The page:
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The land of steady habits
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Newly retired, with his sons fully grown and graduated from college, Anders Hill leaves his wife of more than forty years, buys a condo, and seeks freedom, but discovers that the world he left behind may be what he was seeking all along. - (Baker & Taylor)

Freshly retired, with his sons fully grown and graduated, Anders Hill leaves his wife of more than 40 years, buys a condo and seeks freedom, but discovers that the world he left behind may be what he was seeking all along. 25,000 first printing. - (Baker & Taylor)

"This assured, compassionate first novel channels the suburban angst of Updike and Cheever...with pitch-perfect prose and endearingly melancholy characters."-Booklist (Starred Review)
Coming of age can happen at the strangest times. For Anders Hill, long ensconced in "the land of steady habits"-the affluent, morally strict hamlets of Connecticut that dot the commuter rail line-it's finally time to reap the rewards of a sensible life. Into his sixties and newly retired, his grown sons' college tuitions paid in full, Anders finds the contentment he's been promised is still just out of reach. So he decides he's had enough of steady habits: he leaves his wife, buys a condo, and waits for freedom to transform him.
But as the cheery charade of Christmas approaches, Anders starts to wonder if maybe parachuting from his life was not the most prudent choice. Stripped of the comforts of his previous identity, Anders turns up at a holiday party full of his ex-wife's friends and is suprised to find that the very world he rejected may be one he needs. Thus Anders embarks on a clumsy, hilarious, and heartbreaking journey to reconcile his past with his present.
Charting the arc of a forty-year marriage this finely observed novel about a man deep in conflict with his community and his past brings into sharp relief the powers of memory, miscommunication, routine, and disappointment to shape and define a family's mythology. Reminiscent of the early work of John Updike, Ted Thompson writes with a striking compassion for his characters and fresh insight into the American tradition of the suburban narrative. - (Grand Central Pub)

Author Biography

Ted Thompson is a graduate of the Iowa Writers Workshop, where he was awarded a Truman Capote Fellowship. His work has appeared in Tin House and Best New American Voices, among other publications. He was born in Connecticut and lives in Brooklyn with his wife. - (Grand Central Pub)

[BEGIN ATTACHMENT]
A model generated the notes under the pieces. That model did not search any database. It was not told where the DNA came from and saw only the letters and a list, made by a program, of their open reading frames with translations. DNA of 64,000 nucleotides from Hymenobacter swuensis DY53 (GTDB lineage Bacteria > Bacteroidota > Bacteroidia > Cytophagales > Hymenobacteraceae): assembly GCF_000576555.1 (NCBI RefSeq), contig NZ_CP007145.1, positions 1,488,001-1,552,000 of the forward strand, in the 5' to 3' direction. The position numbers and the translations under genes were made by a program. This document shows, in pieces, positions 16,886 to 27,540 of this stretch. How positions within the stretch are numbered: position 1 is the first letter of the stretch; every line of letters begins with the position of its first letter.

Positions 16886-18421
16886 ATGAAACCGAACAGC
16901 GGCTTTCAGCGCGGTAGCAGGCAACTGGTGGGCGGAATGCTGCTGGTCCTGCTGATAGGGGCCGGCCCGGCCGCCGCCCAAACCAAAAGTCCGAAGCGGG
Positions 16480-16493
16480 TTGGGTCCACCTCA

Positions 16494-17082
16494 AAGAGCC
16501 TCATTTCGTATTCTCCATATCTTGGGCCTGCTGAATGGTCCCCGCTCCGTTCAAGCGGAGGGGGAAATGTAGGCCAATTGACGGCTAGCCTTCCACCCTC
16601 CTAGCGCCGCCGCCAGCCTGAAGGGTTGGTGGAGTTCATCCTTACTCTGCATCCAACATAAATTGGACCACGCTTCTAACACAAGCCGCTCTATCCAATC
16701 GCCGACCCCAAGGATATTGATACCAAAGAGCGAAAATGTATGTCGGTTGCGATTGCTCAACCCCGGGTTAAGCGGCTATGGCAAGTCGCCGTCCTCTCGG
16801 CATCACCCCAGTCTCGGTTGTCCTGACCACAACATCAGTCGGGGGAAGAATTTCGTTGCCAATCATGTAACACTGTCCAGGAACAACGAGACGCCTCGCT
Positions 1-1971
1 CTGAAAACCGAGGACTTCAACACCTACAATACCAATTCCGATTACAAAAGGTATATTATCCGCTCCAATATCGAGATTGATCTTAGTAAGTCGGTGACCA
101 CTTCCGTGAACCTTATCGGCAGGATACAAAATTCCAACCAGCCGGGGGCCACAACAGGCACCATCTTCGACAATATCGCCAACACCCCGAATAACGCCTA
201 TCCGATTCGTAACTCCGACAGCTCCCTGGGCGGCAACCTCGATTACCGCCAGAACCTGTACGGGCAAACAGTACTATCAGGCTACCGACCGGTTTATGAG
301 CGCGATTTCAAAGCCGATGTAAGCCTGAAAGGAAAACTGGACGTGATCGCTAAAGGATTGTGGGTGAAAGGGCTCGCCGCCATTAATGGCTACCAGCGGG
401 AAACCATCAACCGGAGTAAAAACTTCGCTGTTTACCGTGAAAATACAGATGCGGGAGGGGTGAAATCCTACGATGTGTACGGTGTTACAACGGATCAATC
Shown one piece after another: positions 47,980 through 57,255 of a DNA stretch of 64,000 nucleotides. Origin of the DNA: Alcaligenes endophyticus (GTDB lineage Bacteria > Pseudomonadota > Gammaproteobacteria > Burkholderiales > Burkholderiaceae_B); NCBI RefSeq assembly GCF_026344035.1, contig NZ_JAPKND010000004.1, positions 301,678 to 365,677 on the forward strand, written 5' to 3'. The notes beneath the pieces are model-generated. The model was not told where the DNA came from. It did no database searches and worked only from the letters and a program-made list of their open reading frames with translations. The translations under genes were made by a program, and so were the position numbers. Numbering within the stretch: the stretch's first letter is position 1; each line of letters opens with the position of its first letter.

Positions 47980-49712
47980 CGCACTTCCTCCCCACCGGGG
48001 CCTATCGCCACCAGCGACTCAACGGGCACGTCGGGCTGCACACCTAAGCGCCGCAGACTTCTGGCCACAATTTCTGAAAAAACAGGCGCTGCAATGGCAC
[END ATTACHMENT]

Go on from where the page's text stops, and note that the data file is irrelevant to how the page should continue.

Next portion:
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Booklist Reviews

*Starred Review* Filled with heartache and humor, this assured, compassionate first novel channels the suburban angst of Updike and Cheever, updating the narrative of midlife dissatisfaction with a scathing dissection of America's imploding economy. Financier Anders Hill seems to have it all: he's ensconced in a beautiful house in a wealthy Connecticut suburb, his children's college tuition has finally been paid, and he can now retire, freed from the weight of a soul-sucking job. But what he seems to want most is to blow up his entire life. He divorces his wife, buys a condo, and decides to attend the annual Christmas party of his old neighbors, where, surrounded by his ex-wife's close friends, he unravels in spectacularly hilarious fashion, fueled mostly by vitriol and partly by the PCP he's smoked with his neighbors' teenage son. By the time Anders realizes that he might have made an error in judgment—on all counts—his ex-wife has taken up with an old boyfriend (Anders' college roommate) and his sons are entirely out of patience with dear old dad. How Anders forges his path to redemption, for both personal and professional sins, is not to be missed. With pitch-perfect prose and endearingly melancholy characters, Thompson offers up a heartbreaking vision of an ailing family and country. Copyright 2014 Booklist Reviews.

Library Journal Reviews

As a rebellious teen, Anders Hill rejects his father's plans for his future and succeeds on his own. In doing so, he finds himself in the land of steady habits, commuting to a finance job in Manhattan from a bedroom community in Connecticut. Now in his 60s, Anders realizes that the underlying satisfaction of having achieved success is eroded by his certainty that this is not the life he is meant to lead. The idyllic world he has created for himself unravels in one horrific year when he quits his job, divorces his wife, abandons his children, and befriends a neighbor's son, who then commits suicide. Anders is at a new crossroads; is the life he gave up the one he was destined to live? VERDICT Thompson, a Truman Capote Fellow at the Iowa Writers' Workshop, crafts a story replete with characters searching for something other than what they have. Fans of John Updike will enjoy this book by a young, upcoming writer. Recommended. [See Prepub Alert, 10/28/13.]—Joanna Burkhardt, Univ. of Rhode Island Libs., Providence

[Page 103]. (c) Copyright 2013. Library Journals LLC, a wholly owned subsidiary of Media Source, Inc. No redistribution permitted.

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